Behind The Potential Trump-Pence Alliance

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Stewart Lawrence Stewart J. Lawrence is a Washington, D.C.-based public policy analyst who writes frequently on immigration and Latino affairs. He is also founder and managing director of Puentes & Associates, Inc., a bilingual survey research and communications firm.
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Why are Indiana governor Mike Pence and Donald Trump huddled in not-so-secret vice-presidential talks?  

It might be summed up in a simple slogan. “Things go better with Koch.”

The Koch in question is the pair of Kansas-based oil barons and conservative mega-donors who are searching for an ideological standard-bearer they can live with, now that Trump is all-but certain to be the GOP nominee.

Governor Pence, who originally backed Cruz for president, but then switched to Trump after the billionaire real estate mogul won his state’s primary, is known to be extremely close to the Kochs, who have come to admire the former Indiana congressman for his fiscal conservatism, opposition to abortion and Obamacare, and support for energy deregulation.

By contrast, the Kochs have thus far withheld major financial support from Trump, and appear to be less than enthusiastic about Chris Christie and Newt Gingrich, the other two men thought to be in top consideration for the VP slot. Christie’s past support for abortion rights and his one-time public embrace of Obama have raised the hackles of the right, and Gingrich is still viewed as an unreliable gadfly by virtually the entire GOP.

The prospect of either man inheriting the mantle of leadership after Trump may be too much for many hard-line conservatives like the Kochs to bear.

Trump is also struggling to win over Christian evangelicals who see the staunchly pro-life Pence as one of their own.  Trump’s beginning to close the gap, according to GOP insiders, but he needs to reassure party delegates who might be tempted to challenge him at the GOP convention in Cleveland that he’s not planning to “go rogue” on social issues after he wins in November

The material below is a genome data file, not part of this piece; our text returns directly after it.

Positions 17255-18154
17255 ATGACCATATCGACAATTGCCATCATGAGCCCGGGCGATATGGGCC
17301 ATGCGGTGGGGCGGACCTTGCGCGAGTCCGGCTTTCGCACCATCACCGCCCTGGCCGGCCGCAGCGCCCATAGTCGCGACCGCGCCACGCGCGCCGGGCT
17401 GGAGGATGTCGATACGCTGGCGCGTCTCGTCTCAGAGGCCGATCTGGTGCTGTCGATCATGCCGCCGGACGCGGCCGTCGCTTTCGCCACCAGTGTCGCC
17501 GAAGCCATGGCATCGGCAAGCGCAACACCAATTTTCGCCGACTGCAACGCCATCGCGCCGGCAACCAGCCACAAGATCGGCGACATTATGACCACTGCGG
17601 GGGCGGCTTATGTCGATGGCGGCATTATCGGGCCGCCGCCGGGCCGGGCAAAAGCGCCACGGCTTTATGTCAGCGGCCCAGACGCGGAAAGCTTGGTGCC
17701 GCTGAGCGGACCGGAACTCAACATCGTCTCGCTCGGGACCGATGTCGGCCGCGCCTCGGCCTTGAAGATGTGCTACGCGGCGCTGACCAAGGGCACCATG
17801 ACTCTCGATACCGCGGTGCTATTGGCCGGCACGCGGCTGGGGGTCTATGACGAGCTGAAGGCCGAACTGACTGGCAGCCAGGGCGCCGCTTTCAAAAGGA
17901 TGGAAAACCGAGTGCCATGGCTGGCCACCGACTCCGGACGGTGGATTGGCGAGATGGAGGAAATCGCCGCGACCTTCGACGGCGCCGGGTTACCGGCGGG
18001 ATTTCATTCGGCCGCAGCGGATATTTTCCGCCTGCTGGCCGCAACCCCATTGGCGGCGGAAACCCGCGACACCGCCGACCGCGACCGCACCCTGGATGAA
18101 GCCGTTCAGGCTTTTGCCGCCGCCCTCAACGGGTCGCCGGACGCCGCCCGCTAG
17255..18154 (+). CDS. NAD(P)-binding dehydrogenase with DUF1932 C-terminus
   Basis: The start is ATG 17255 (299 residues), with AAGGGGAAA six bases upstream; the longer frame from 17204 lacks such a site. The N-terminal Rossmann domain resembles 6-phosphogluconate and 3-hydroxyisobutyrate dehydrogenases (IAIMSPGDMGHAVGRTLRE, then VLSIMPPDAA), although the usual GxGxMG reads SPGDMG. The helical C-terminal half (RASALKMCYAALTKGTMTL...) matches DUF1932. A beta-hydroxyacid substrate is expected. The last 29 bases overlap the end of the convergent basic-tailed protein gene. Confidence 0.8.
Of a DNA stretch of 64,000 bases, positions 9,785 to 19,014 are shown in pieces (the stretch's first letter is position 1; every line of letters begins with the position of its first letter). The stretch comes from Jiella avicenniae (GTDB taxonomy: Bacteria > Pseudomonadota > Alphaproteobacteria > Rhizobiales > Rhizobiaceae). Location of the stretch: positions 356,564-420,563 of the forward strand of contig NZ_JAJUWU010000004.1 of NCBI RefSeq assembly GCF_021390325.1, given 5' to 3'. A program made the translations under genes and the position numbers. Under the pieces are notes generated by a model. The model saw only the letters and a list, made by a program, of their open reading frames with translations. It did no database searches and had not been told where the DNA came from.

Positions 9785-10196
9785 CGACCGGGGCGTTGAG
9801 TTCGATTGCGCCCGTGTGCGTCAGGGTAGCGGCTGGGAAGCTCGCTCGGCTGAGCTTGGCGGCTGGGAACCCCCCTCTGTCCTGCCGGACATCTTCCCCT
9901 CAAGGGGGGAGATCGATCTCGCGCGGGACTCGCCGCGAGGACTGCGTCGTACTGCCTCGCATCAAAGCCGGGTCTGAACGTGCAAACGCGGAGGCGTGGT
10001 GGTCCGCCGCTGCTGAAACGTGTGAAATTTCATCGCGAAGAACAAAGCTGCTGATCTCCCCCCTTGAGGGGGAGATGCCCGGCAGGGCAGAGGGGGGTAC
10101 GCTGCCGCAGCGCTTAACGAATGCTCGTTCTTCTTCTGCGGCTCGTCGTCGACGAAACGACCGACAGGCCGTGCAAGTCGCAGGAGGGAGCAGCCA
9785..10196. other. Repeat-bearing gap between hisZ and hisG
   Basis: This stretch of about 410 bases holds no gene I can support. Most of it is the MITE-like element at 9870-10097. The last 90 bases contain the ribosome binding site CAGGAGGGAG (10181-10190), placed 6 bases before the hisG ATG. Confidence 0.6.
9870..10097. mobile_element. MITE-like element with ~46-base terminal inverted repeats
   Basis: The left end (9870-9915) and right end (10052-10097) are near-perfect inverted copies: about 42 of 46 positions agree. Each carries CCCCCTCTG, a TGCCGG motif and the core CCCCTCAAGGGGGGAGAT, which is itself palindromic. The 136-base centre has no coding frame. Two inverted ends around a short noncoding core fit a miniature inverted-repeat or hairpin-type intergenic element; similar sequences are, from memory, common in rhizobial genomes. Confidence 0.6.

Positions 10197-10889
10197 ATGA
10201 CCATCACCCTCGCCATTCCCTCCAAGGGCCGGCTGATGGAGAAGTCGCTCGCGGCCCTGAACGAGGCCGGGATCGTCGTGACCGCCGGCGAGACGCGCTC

How close is Pence to the Kochs? Pence regularly speaks at public and private events sponsored by Americans for Prosperity, the organization founded by the Kochs to push for tax cuts and jobs promotion in states like Indiana. He’s openly supported AFP’s activities in his home state and has publicly praised the Kochs for their “contribution to this country and to Indiana, in particular.”   

In fact, the Kochs were planning to back a Pence campaign for the presidency in 2016 before the one-time Indiana congressman decided not to enter the race.   

Having him in the VP slot may be the next best thing.

The Kochs’ antipathy toward Trump is well-known. Charles Koch has spoken out strongly against his stance on Muslim immigration and has questioned his commitment to life. They once contemplated backing Rand Paul because of a shared antipathy toward foreign military intervention, and later leaned toward backing Marco Rubio. While die-hard conservatives, they also have a fierce independent streak, which has led them to support a bipartisan campaign for criminal justice reform.

Earlier this year, some conservatives approached the Kochs to try to fund a high-profile “dump Trump” movement on behalf of Rubio or Cruz. But the Kochs actively resisted those efforts, saying “it’s not what we do.” They’ve also had their differences with Cruz. Some members of the Koch network have backed Trump, but not the two brothers. The theory is that Pence’s presence on the ticket will help close the deal.  

For Trump, allying with Pence is mainly a marriage of convenience. Faced with a Clinton fundraising juggernaut, the reality TV star needs to develop a serious base among conservative donors to supplement the free publicity generated by mainstream news coverage and his own social media campaign. And in addition to evangelicals, he needs to rally other movement conservatives, many of whom are still holding out for Cruz.

Pence, unlike Gingrich or Christie, is not a household name. But he has the Washington legislative experience that Trump says he needs in a running mate. He’s also in a position to nail down Indiana, a traditional Red-leaning state that Obama managed to claim in 2008. Trump already faces Clinton encroachment in several smaller Red States like Utah and Mississippi (6 electoral votes each) and can’t afford to cede an even larger prize (11 electoral votes) to his rival.

Trump has insisted he won’t formally announce his VP running mate until the GOP convention. But all bets are off if he goes with Pence. He’ll need time to introduce his running mate to mainstream voters and to consolidate their joint candidacy before he arrives in Cleveland. And an early announcement could also help mobilize Trump-wary conservatives to turn out in full force even if their one-time favorite Cruz decides to withhold his endorsement, or even refuses to attend.